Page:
Editor's Note :

Editor's Note :

On Monday, we expect orders from the June 22 Conference at 9:30 a.m. and the final opinions of the term at 10 a.m.
Our first interim Stat Pack for October Term 2016, prepared by Kedar Bhatia, is available at this link.
The Supreme Court proceedings and orders in the legal challenges to the administration’s entry ban are available at this link.

Tuesday round-up

By on Jun 20, 2017 at 7:29 am

Yesterday the Supreme Court agreed to hear a high-profile partisan-gerrymandering case from Wisconsin, Gill v. Whitford. The justices also granted Wisconsin’s request for a stay of a lower-court ruling requiring the state to implement a new districting map by next fall. They summarily reversed an appeals court grant of habeas corpus relief to a criminal defendant in Jenkins v. Hutton, and they asked for the views of the solicitor general in a bankruptcy case. Amy Howe covers the orders list for this blog. At The Washington Post’s Volokh Conspiracy blog, Jonathan Adler notes that Jenkins continues a recent “trend” in which “the Supreme Court has repeatedly reversed the 6th Circuit in habeas cases, often without oral argument.”

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In 2011, Simon Tam asked the U.S. Patent and Trademark Office to register the name of his band: The Slants. Tam and the band acknowledged that the term “slants” is often regarded as derogatory to people with Asian ancestors, but they had hoped to use it as their name to “reclaim” the term and erase its negative connotations. However, the PTO rejected Tam’s request, relying on a provision of federal trademark law barring the PTO from registering trademarks that may disparage other people, whether they are alive or dead. A federal appeals court agreed with Tam that this provision, known as the “disparagement clause,” violates the First Amendment. In a significant free-speech decision, the Supreme Court today upheld that ruling, holding that the disparagement clause “offends a bedrock First Amendment principle:  Speech may not be banned on the ground that it expresses ideas that offend.”

Justice Alito with opinions in Matal v. Tam (Art Lien)

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Petition of the day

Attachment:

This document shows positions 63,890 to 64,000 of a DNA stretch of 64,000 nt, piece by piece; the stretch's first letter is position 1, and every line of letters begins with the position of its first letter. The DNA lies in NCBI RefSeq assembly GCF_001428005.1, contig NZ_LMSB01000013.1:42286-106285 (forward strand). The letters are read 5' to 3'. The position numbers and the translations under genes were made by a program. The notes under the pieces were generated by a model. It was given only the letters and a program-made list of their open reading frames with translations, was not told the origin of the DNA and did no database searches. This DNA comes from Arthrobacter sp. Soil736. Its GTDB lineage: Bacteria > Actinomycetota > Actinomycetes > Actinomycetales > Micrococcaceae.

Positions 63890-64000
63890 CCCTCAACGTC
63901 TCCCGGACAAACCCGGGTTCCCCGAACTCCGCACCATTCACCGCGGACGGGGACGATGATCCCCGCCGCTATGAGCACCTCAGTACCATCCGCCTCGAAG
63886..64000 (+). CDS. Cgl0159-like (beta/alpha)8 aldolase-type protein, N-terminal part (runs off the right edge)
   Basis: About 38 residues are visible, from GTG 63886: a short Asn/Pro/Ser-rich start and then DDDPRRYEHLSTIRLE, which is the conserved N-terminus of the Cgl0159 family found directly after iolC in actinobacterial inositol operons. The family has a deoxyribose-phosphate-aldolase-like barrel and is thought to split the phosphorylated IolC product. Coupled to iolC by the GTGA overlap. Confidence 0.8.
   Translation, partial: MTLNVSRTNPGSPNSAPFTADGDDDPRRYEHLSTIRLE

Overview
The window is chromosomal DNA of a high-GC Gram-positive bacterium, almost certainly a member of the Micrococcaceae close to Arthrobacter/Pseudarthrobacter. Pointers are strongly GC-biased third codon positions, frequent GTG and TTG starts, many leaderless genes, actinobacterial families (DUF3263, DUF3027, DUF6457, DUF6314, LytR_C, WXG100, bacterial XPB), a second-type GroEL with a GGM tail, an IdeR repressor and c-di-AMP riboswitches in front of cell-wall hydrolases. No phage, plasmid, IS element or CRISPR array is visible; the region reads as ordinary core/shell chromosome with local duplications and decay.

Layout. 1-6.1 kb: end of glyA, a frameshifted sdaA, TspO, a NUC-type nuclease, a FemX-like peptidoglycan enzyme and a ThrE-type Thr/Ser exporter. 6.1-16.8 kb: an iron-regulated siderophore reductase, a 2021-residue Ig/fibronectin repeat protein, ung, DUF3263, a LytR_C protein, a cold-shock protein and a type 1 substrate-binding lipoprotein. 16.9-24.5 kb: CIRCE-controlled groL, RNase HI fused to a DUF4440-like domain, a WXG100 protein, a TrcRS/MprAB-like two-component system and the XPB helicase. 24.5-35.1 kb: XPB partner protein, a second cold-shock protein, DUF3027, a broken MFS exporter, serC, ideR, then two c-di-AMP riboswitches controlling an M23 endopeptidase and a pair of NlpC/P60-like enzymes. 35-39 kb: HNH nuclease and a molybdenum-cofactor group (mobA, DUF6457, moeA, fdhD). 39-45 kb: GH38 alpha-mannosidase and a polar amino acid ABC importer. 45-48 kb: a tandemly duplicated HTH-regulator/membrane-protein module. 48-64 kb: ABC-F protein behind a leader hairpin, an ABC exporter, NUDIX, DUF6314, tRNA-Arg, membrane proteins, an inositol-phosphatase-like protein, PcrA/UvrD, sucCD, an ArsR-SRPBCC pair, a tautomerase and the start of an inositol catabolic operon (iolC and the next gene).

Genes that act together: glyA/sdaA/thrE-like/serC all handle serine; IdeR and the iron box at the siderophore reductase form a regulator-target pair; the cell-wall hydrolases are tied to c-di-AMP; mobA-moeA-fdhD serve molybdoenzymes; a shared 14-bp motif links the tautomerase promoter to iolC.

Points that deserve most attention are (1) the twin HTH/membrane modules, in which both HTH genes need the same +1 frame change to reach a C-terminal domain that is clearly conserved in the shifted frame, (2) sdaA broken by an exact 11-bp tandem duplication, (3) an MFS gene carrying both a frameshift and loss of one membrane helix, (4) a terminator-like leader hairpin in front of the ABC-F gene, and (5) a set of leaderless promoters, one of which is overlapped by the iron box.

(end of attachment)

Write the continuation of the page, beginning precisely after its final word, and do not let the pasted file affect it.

By on Jun 19, 2017 at 10:14 pm

The petition of the day is:

16-1198

Issues: (1) Whether Indiana’s Automatic Dialing Machine Statute creates a content-based restriction that cannot survive strict scrutiny under Reed v. Town of Gilbert, Arizona; and (2) whether the ADMS is a valid time, place and manner restriction.

Menu of today’s content

By on Jun 19, 2017 at 9:04 pm

Here is an overview of today’s case coverage:

7:12 a.m.: Amy Howe covered the federal government’s change in its position in the cases next term consolidated as Epic Systems Corp. v. Lewis. 

12:56 p.m.: Amy Howe covered the court’s grant in partisan-gerrymandering case Gill v. Whitford.

1:52 p.m.: Amy Howe analyzed the court’s opinion in Packingham v. North Carolina.

2:56 p.m.: Ronald Mann analyzed the court’s opinion in Bristol-Myers Squibb Co. v. Superior Court of California, San Francisco County.

3:47 p.m.: Mark Walsh provided a “view” from the courtroom for today’s opinion announcements.

4:25 p.m.: Amy Howe analyzed the court’s opinion in McWilliams v. Dunn.

9:03 p.m.: Amy Howe analyzed the court’s opinion in Ziglar v. Abbasi.

We are also hosting a symposium on the court’s ruling in Matal v. Tam, formerly known as Lee v. Tam. Our first contribution is by Caleb Trotter.

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During the almost 16 years since the September 11 attacks, litigation challenging the treatment of Middle Eastern men who were in the United States illegally at the time of the attacks and were detained for immigration violations has continued to wind its way through the courts. Several of those detainees, who are the plaintiffs in Ziglar v. Abbasi (along with two other related cases) filed a lawsuit against a group of federal officials: former U.S. attorney general John Ashcroft, former FBI director Robert Mueller, and James Ziglar, a former commissioner of the Immigration and Naturalization Service, and the wardens at a detention center where the men were being held. The detainees alleged that the federal officials knew that the detainees did not have any ties to terrorism but still held them in “unnecessary and punitive conditions of confinement.”

Justice Breyer dissents in Ziglar v. Abbasi (Art Lien)

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Caleb R. Trotter is an attorney at Pacific Legal Foundation, which filed an amicus brief in support of Simon Shiao Tam in the U.S. Supreme Court.